The question, “Ma nishtanah halailah hazeh mikol haleilot? Why is this night different from all other nights?” is perhaps the most well-known component of a seder, where Jewish families gather to tell the Magid, the story of the Exodus from Egypt.
It is a story of a journey from bondage and slavery to hope of freedom and a promised land.
To tell this story, we must travel back in time while reflecting on our present—and our future. We internalize the struggles of our ancestors as our own while also giving thanks for the freedom we enjoy today and recognizing how precarious and unequal these freedoms are.
For so many of us, the second pandemic Passover might bring a fifth question: Why has this year been so different from all other years? At first glance, a global pandemic creates conditions to bring us all together: the shared experiences of social distancing, fear for our personal health and that of our families, financial insecurity, and a loss of the world as we know it. Yet when this crisis fades to a memory, the imprint it will have had on history will go well beyond the unfathomable loss of life.
In the United States, the COVID-19 pandemic has laid bare the stark injustices inherent in our treatment of communities based on the color of their skin, immigration status, and class. Even a mutating virus has understood the system of segregation still dominating our country. As early as April 2020, three weeks after the economy came to a standstill, Massachusetts reported huge disparities in rates of infection, hospitalization, and COVID-linked deaths between people of color and immigrants and white residents. Structural racism, segregation, lack of transportation, and high incarceration rates limit testing and treatment, thereby increasing illness and death.
We—the Jewish community—cannot accept these injustices.
That’s why CJP has partnered with six other Greater Boston-based nonprofits to address the injustices in vaccination efforts and help overcome hesitation over receiving the vaccination. The $4.35 million COVID-19 Vaccine and Recovery Fund for the Massachusetts League of Community Health Centers seeks to address the most vulnerable and vaccine-hesitant residents and helps support social and economic recoveries that will further promote equity across Boston and Massachusetts.
As my colleague Amanda Hadad, CJP’s associate vice president of caring and social justice, noted: “This pandemic has reminded us time and again that while we all might be in the same storm, we are definitely not in the same boat. CJP cannot accept the funding inequities that created the health disparities so clearly exposed by this pandemic.”
This work is not new to us. Just four Passovers ago, we faced the need to act against injustice. CJP launched our CJP Legal Aid Fund for Immigrants in response to cruel practices inflicted on new arrivals to the United States here in Boston and around the country. Within just three weeks, we raised over $700,000 from hundreds of donors, all of whom wanted the Jewish community to proudly stand for the Jewish imperative to “welcome the stranger.” Since then, we have worked to build a social justice portfolio at CJP, prioritizing work in the broader community that supports the needs of the Jewish community and engaging in equity-based, systemic change-focused funding in the broader world that supports our community’s value of tzedek, or justice.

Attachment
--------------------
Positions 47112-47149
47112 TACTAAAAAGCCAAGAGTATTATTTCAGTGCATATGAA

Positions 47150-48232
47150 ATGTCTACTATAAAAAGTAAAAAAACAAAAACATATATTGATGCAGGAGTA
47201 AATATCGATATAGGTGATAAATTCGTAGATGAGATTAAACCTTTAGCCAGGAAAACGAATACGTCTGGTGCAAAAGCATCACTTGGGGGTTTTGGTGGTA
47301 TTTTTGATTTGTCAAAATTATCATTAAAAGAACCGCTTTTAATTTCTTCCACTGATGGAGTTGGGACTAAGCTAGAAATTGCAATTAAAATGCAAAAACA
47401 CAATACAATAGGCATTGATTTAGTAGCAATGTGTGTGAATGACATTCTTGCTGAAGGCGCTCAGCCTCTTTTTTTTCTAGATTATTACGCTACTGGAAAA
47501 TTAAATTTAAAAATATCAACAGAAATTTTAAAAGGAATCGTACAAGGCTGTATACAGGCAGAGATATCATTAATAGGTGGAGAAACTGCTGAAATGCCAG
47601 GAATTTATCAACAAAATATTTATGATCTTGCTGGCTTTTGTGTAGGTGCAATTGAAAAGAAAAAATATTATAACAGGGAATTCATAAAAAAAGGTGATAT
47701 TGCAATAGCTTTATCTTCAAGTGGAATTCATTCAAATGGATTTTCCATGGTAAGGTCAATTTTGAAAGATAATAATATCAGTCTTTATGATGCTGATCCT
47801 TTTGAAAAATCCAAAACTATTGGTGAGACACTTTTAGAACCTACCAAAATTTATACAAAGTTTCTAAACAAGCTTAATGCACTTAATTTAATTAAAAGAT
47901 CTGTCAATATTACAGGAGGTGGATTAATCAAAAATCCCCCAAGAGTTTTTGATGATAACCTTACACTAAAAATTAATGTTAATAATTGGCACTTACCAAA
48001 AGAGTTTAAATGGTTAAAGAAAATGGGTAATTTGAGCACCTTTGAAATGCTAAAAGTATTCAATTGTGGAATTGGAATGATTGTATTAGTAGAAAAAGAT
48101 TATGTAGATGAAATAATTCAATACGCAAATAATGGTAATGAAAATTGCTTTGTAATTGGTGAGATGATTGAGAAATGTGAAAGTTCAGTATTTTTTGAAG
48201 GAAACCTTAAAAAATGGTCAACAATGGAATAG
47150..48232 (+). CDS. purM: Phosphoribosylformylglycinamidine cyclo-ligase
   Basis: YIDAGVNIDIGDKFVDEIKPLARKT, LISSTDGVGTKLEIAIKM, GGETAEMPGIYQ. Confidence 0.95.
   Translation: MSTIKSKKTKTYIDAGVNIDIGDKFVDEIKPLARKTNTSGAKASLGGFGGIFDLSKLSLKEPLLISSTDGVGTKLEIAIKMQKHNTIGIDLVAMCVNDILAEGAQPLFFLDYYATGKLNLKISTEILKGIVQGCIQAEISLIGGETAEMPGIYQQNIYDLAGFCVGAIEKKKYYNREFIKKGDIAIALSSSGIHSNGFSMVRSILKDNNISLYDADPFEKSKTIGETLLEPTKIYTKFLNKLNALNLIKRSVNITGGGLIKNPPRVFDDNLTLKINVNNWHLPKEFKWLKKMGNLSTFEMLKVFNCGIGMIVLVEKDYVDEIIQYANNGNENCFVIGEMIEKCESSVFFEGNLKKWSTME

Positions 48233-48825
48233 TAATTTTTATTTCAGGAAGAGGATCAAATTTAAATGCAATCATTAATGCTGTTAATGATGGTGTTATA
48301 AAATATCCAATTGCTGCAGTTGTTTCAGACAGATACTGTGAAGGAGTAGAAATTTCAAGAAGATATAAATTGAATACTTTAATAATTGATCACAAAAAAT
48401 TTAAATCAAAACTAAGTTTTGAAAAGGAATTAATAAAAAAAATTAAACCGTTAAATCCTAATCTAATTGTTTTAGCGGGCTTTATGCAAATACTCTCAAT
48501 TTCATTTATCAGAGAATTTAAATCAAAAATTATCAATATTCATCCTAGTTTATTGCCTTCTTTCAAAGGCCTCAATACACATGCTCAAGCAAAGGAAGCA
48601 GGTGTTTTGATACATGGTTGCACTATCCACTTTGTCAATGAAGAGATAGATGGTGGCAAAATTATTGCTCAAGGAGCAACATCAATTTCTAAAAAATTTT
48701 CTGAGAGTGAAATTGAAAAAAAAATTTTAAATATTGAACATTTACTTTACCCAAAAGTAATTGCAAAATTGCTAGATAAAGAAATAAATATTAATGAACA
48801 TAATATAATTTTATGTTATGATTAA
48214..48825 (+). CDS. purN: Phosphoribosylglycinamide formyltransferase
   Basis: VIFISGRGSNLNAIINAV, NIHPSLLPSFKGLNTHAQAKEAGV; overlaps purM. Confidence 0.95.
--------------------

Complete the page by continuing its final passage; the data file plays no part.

CJP is launching an Equity Task Force to better understand the ways in which uninformed assumptions about who our Jewish community includes have informed how we think and how we fund. The task force will reintroduce us to who we are as a community—demographically and psychographically—and will help us to better understand how we can ensure our grant-making and community support lifts up the many parts of our increasingly diverse and beautiful community.
This work, like the wandering of our ancestors, is a journey. There may be many destinations or detours. Along the way, we have—and will continue to—discover our own biases and our need to relearn what our Jewish community is and who is a part of it.
The launch of the COVID-19 Vaccine and Recovery Fund is another step in our journey toward being an active participant in equity funding here in Boston. We will not stand by as people are continuously marginalized by inequitable access to health and economic well-being. We believe that the Jewish community must be a voice against structural racism. We must speak out against the disproportionately negative impact COVID-19 has had on people of color and other marginalized populations across the state. We are proud to support community health centers, where more than half of the patients receiving their first vaccine have been people of color.
At our seder this year, perhaps many more of us will focus not on our own freedom, but instead on the ways in which our Jewish communities must actively work for freedom for all. And when we get to “Dayenu”—where we sing about all the gifts from God bestowed upon us—we will know that our work now is not enough. It is only the beginning of a journey.